May I offer a few words in defense of eloquence? You wouldn’t think that eloquence is the sort of thing that needs defending, but it has taken some hits during the presidential primaries. Other sorts of speaking skills went pretty much uncriticized.
Hillary Rodham Clinton, for instance, was marvelously articulate at times, and no one saw any reason to complain about that. Mitt Romney was praised as a smooth talker -- although when I listened to him, I found myself glancing around for the PowerPoint screen. There was widespread admiration for Mike Huckabee’s ability to make humorous remarks that didn’t sound as if they’d been manufactured in advance by staff.
But there was something dismissive when Barack Obama’s eloquence was mentioned by other candidates, as if making inspiring speeches is an inconsequential pastime unconnected to the serious business of governing. The same tone was taken by most television commentators -- the people I have always lumped together, whether their TV appearances are on Sunday morning or not, as the Sabbath Gasbags. Speaking of Obama’s ability to “fill a stadium,” they sounded like particularly esoteric academics discussing a colleague who was gauche enough to have produced a bestseller.
I agree with what Clinton said in January -- that passing the 1964 Civil Rights Act required both the inspirational language of the Rev. Martin Luther King Jr. and the persuasiveness of Lyndon B. Johnson. Denouncing that remark as disrespectful to King seemed to me an example of the “gotcha” politics that we’ve had to endure so much of during recent campaigns.
But it doesn’t necessarily follow that (as she said, quoting former New York Gov. Mario Cuomo) “you campaign in poetry and govern in prose.”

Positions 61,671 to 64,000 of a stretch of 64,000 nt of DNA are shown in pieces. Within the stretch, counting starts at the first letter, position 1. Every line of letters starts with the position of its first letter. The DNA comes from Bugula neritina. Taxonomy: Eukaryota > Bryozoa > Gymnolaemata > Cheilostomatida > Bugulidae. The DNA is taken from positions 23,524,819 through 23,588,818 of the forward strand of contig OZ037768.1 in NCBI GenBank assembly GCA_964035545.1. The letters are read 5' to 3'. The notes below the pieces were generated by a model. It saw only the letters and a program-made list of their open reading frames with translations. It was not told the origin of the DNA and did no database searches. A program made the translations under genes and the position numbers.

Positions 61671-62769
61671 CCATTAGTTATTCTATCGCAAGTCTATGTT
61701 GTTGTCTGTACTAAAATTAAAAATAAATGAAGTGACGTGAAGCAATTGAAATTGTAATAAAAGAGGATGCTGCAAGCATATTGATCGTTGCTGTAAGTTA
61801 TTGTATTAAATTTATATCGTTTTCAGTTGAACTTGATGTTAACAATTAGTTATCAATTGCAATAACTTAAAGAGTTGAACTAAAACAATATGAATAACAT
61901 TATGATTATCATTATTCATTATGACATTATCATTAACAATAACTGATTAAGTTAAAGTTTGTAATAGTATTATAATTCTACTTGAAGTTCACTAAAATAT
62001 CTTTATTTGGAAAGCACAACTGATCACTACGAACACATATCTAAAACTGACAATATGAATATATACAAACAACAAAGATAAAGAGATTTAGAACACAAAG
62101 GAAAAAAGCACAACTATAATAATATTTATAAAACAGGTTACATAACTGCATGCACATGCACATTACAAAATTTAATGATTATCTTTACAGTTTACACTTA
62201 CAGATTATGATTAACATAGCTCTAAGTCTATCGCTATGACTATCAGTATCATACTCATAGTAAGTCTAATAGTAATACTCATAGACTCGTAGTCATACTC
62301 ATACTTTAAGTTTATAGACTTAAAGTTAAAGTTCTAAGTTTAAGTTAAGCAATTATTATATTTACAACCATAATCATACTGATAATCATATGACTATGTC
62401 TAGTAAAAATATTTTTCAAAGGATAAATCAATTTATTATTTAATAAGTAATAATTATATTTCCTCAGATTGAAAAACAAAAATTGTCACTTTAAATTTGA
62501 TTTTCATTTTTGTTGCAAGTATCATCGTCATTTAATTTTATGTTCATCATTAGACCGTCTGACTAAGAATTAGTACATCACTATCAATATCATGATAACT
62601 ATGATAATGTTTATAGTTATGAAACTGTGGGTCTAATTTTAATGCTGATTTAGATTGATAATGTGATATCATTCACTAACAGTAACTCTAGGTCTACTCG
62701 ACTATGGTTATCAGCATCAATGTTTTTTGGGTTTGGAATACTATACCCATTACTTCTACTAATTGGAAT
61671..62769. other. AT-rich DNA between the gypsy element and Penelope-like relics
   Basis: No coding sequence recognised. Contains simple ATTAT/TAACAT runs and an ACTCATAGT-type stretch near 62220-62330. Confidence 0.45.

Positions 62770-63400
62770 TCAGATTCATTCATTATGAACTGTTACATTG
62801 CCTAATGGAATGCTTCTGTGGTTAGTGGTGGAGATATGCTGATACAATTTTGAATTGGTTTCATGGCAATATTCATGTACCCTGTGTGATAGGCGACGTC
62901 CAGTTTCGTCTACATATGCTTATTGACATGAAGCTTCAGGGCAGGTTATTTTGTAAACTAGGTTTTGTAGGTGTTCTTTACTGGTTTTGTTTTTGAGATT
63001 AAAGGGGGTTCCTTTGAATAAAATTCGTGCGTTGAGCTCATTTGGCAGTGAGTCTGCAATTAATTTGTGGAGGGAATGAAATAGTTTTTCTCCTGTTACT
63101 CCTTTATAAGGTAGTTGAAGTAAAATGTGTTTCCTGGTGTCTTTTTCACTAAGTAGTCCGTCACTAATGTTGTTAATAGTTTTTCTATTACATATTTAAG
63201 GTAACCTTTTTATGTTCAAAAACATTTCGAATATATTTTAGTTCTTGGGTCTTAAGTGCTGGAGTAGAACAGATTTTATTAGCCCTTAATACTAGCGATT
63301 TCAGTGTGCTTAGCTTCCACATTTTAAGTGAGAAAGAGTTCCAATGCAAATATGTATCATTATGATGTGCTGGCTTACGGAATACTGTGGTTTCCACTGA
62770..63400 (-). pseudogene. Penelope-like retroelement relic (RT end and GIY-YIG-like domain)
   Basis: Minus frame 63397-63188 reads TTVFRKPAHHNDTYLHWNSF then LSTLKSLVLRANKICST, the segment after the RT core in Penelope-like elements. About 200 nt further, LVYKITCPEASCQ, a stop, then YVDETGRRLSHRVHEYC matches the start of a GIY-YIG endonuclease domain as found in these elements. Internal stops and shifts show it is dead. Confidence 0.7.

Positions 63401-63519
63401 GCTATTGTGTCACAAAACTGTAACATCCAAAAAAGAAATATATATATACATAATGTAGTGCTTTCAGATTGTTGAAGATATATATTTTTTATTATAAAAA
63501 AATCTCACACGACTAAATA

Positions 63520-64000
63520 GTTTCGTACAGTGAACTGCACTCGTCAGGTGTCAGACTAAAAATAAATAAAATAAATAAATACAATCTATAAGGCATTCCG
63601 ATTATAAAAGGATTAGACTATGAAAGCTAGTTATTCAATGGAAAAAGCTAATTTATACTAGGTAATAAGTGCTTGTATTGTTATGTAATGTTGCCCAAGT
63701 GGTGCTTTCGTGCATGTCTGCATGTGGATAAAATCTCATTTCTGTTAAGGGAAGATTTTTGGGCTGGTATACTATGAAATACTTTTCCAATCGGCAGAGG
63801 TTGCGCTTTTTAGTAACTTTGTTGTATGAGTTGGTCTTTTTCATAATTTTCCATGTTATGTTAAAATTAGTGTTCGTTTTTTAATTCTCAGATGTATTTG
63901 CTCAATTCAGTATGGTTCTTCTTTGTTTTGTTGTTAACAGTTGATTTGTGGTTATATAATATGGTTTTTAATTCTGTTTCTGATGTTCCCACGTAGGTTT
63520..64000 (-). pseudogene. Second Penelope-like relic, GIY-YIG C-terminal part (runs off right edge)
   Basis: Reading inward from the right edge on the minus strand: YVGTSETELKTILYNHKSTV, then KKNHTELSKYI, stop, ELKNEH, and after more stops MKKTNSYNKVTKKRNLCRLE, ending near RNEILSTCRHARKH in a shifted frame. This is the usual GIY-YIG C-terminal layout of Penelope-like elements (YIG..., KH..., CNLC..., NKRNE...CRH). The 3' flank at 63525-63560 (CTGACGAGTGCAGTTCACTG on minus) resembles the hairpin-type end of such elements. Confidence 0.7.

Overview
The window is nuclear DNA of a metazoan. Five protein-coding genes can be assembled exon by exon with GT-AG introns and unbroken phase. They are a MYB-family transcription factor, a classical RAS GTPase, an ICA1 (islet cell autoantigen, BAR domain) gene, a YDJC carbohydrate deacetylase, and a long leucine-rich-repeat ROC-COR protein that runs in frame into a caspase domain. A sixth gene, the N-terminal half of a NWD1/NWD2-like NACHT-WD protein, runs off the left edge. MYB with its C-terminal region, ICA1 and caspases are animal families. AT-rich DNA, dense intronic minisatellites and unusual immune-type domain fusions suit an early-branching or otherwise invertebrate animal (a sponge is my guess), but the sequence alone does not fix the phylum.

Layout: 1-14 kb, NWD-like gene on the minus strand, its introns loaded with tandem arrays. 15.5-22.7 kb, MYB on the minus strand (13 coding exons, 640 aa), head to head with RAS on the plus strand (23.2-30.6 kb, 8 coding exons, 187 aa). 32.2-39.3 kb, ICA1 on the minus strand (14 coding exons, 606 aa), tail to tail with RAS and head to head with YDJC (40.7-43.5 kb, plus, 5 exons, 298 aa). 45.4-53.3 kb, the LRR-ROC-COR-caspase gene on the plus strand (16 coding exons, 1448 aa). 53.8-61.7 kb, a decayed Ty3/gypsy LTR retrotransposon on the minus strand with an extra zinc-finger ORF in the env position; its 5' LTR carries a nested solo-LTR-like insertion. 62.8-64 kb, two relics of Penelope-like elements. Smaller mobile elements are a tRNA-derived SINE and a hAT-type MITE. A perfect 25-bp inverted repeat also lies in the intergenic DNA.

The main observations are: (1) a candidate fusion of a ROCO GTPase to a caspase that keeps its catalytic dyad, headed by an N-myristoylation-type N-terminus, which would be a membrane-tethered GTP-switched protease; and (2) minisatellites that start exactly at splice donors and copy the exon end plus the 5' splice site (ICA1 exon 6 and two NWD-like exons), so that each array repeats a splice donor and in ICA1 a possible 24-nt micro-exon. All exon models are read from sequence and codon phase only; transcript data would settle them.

Obviously, a lot of governing is, to put it simply, boring. If it weren’t, the media wouldn’t be so much more interested in politics than they are in government. But there is a place for poetry. In fact, when Cuomo was himself considering a presidential run, it seemed to me that his eloquence was one of the stronger arguments for his candidacy; anybody familiar with the speech he gave on abortion at Notre Dame in 1984 had to regret the prospect of not ever being able to hear what he would have come up with as an inaugural address.
A president is not a prime minister. In our system, he is the head of state as well as the head of government. It’s part of his job to comfort the American people in times of distress or inspire them to sacrifice for the greater good or, as Obama did in his January speech about the Rev. Jeremiah A. Wright Jr., get them thinking. Until Johnson ran into Vietnam, he was an effective president; if he had been able to speak the way Cuomo can speak, he would have been a more effective president.
When Johnson was brought low by the Vietnam War, the late Alf Landon, the wise former governor of Kansas (and Republican presidential candidate against Franklin D. Roosevelt) said something like this: “When he first came in, people said, ‘He’s really a wheeler-dealer.’ Now they say, ‘He’s nothing but a wheeler-dealer.’ ”
I think what Landon meant was that Johnson had no capital to spend when he reached a rough patch. Dwight Eisenhower’s capital was the respect that came from having orchestrated victory in Europe. John F. Kennedy’s was his charm. Among today’s candidates, John McCain is cushioned by the admiration of virtually all Americans for his courageous military service in Vietnam. Obama has eloquence.
An American president is judged partly by how much of his program makes its way through Congress. But, even when his own party is in the majority, he has no direct control over Congress in the way a prime minister has control over parliament. He gets his way partly by the arm-twisting and deal-making that Johnson did so well, but partly through judicious use of his capital. I suspect that a congressman contemplating whether he wanted to cross President Obama would be thinking not “he can fill a stadium” but “he can fill a stadium in my district.” That would come close to governing in poetry.